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I have two numpy arrays with the same number of rows, but I want to add specific columns. I tried the following

src_array[:, 3] += column_array_to_add[:, 0]

But that doesn't even interpret. What is the correct way to do this in numpy? I want to be able to do it with both integers and strings

edit Adding a short, self-contained script for testing

import numpy
src = numpy.array([["a", "b"], ["c", "d"], ["e", "f"]])
src2 = numpy.array([["x"], ["y"], ["z"]])

src[:, 1] += src2[:, 0]
print src
exit()

This script returns the following error:

src[:, 1] += src2[:, 0]

TypeError: unsupported operand type(s) for +=: 'numpy.ndarray' and 'numpy.ndarray'

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1  
Is column_array_to_add another 2D array, or is it a 1D column array, as the name implies? If it's the former, the problem must be somewhere else in code you haven't shown us, because that line is valid, as Akavall demonstrates. If it's the latter, why are you trying to pass 2D indices into a 1D array? –  abarnert Dec 6 '12 at 1:46
1  
Either way, show us a Short, Self Contained, Correct Example—that is, give us enough of the code to run it ourselves and see the error. –  abarnert Dec 6 '12 at 1:47
    
@abarnert Done, my apologies for not doing it sooner. –  Jim Dec 6 '12 at 2:59
    
The data type of src is 'S1', which means there is only one byte available for each string in the array. This can not be changed in-place; once a numpy array is created, you can't change the size of the elements. So what you are trying to do will not work. –  Warren Weckesser Dec 6 '12 at 5:07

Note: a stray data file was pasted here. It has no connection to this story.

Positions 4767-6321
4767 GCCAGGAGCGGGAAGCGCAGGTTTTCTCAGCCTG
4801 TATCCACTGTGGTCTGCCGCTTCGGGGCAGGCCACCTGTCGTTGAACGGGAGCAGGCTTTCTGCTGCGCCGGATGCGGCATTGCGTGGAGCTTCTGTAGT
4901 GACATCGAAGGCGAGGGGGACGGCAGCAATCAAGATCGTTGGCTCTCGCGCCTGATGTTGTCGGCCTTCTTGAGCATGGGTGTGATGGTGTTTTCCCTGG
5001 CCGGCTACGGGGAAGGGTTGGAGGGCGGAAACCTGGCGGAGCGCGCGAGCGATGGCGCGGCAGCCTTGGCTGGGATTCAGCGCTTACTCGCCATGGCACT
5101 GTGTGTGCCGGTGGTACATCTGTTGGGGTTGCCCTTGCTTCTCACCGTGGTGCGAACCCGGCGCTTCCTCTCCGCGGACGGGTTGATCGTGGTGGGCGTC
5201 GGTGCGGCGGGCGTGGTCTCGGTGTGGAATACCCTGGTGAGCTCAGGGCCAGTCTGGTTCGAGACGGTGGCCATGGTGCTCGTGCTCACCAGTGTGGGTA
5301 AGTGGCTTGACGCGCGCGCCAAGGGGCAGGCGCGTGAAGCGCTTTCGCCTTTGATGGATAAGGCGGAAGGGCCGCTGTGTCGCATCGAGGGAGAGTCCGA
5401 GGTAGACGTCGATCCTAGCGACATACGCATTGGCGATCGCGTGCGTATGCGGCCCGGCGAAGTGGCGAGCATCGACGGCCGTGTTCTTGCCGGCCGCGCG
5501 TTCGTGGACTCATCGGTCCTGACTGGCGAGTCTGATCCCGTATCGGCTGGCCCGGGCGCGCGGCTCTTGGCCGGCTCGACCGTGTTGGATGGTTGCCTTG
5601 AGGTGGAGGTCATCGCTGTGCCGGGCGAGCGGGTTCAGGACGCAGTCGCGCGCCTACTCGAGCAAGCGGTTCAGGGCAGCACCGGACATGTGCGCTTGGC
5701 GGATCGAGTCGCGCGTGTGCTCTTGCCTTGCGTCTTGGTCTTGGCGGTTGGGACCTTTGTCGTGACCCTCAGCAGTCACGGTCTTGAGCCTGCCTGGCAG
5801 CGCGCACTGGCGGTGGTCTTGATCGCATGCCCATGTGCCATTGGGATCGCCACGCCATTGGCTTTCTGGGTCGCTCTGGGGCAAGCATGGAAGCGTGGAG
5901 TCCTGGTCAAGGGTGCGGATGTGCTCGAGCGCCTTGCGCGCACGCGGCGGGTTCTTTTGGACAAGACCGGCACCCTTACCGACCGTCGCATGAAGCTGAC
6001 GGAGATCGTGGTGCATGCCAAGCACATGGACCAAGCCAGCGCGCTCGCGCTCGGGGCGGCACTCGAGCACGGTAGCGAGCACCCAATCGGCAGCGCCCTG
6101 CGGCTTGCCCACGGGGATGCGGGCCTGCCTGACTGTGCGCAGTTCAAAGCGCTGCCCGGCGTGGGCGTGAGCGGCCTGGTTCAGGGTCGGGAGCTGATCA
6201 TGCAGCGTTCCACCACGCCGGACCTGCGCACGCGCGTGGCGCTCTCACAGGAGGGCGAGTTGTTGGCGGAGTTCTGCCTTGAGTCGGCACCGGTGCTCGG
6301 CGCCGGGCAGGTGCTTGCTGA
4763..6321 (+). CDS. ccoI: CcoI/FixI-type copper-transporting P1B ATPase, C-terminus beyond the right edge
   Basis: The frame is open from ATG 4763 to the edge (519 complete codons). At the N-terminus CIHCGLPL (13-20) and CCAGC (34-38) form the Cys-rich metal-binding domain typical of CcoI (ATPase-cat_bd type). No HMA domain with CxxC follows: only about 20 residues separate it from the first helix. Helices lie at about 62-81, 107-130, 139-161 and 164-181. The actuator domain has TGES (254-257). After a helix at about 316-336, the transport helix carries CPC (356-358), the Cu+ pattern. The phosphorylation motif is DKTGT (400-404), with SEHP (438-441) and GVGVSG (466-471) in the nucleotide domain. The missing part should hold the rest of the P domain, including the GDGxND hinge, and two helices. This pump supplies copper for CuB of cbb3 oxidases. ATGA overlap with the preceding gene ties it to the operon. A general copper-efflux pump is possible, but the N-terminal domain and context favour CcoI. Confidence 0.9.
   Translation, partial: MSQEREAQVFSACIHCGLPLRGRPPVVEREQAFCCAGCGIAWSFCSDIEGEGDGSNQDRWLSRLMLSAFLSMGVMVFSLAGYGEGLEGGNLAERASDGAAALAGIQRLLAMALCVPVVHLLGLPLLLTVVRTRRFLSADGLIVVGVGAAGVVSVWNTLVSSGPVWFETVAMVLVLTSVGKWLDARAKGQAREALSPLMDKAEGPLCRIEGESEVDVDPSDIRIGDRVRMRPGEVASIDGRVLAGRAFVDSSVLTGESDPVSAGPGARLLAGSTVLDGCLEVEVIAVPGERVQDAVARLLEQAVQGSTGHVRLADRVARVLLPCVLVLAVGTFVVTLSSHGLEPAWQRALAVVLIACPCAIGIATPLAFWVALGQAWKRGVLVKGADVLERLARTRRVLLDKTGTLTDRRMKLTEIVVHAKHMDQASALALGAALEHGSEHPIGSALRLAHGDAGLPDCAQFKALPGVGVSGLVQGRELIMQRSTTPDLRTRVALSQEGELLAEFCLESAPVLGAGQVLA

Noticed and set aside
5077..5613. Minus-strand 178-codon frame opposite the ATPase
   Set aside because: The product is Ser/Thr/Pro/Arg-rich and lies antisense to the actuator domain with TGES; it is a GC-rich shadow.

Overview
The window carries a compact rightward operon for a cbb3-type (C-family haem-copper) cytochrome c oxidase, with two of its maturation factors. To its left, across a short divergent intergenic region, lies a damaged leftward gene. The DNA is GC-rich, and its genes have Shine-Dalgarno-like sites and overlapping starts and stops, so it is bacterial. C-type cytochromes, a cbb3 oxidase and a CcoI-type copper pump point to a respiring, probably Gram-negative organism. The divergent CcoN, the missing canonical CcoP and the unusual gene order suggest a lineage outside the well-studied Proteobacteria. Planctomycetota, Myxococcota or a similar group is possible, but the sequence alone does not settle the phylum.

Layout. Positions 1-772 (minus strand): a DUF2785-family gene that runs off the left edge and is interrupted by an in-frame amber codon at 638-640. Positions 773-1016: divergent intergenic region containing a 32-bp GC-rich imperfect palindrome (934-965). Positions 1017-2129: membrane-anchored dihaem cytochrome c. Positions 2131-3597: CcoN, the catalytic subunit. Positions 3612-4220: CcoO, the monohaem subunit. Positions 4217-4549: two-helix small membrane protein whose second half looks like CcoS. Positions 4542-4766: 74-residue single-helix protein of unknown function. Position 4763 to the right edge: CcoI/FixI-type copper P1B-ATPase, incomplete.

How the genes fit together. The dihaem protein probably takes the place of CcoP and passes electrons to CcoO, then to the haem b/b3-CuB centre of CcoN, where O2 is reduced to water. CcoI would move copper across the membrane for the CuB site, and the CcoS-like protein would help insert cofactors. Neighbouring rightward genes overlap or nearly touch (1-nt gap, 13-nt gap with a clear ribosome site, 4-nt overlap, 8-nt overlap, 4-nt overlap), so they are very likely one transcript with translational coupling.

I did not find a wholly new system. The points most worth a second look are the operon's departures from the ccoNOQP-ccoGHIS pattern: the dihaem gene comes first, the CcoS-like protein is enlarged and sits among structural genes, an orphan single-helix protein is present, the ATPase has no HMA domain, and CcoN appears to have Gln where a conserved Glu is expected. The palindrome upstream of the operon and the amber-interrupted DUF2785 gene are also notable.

2 Answers 2

Does something like this work?

import numpy as np

x = np.array([[1,2],[3,4]])

y = np.array([[5,6],[7,8]])

result

>>> x
array([[1, 2],
       [3, 4]])
>>> y
array([[5, 6],
       [7, 8]])
>>> x[:,1] + y[:,1]
array([ 8, 12])
>>> x[:, 1] += y[:, 1] # using +=
>>> x[:, 1]
array([ 8, 12])

Update:

I think this should work for you:

src = np.array([["a", "b"], ["c", "d"], ["e", "f"]], dtype='|S8')
src2 = np.array([["x"], ["y"], ["z"]], dtype='|S8')

def add_columns(x, y):
    return [a + b for a,b in zip(x, y)]

def update_array(source_array, col_num, add_col):
    temp_col = add_columns(source_array[:, col_num], add_col)
    source_array[:, col_num] = temp_col  
    return source_array

Result:

>>> update_array(src, 1, src2[:,0])
array([['a', 'bx'],
       ['c', 'dy'],
       ['e', 'fz']], 
      dtype='|S8')
share|improve this answer
    
+1, but I'd change the + to += to show that his exact code is perfectly valid. –  abarnert Dec 6 '12 at 1:46
    
@Akavall Are you sure this works with strings as well? I've added an example in my description. Thanks –  Jim Dec 6 '12 at 2:59
    
I tried using numpy.add(), but it does not work for me. According to answers to this question, string manipulations should be done in pure python: stackoverflow.com/questions/9958506/… –  Akavall Dec 6 '12 at 3:16
    
@Akavall Sure, but the data is already in the numpy array and that's out of my hands. –  Jim Dec 6 '12 at 3:19
    
@Jim: You can always copy it out of the numpy array into pure Python. That's just as easy as copying it into a different numpy array with a different fixed-length string dtype. –  abarnert Dec 6 '12 at 18:56

When you need to debug this kind of thing, it's useful to break it down into simpler steps. Are you getting the slices wrong, adding two incompatible array types, adding two types but trying to stick the results into an incompatible type (using += when + is OK but = is not), or adding incompatible data values? Any one of those could raise a TypeError, so how do we know which one you're doing?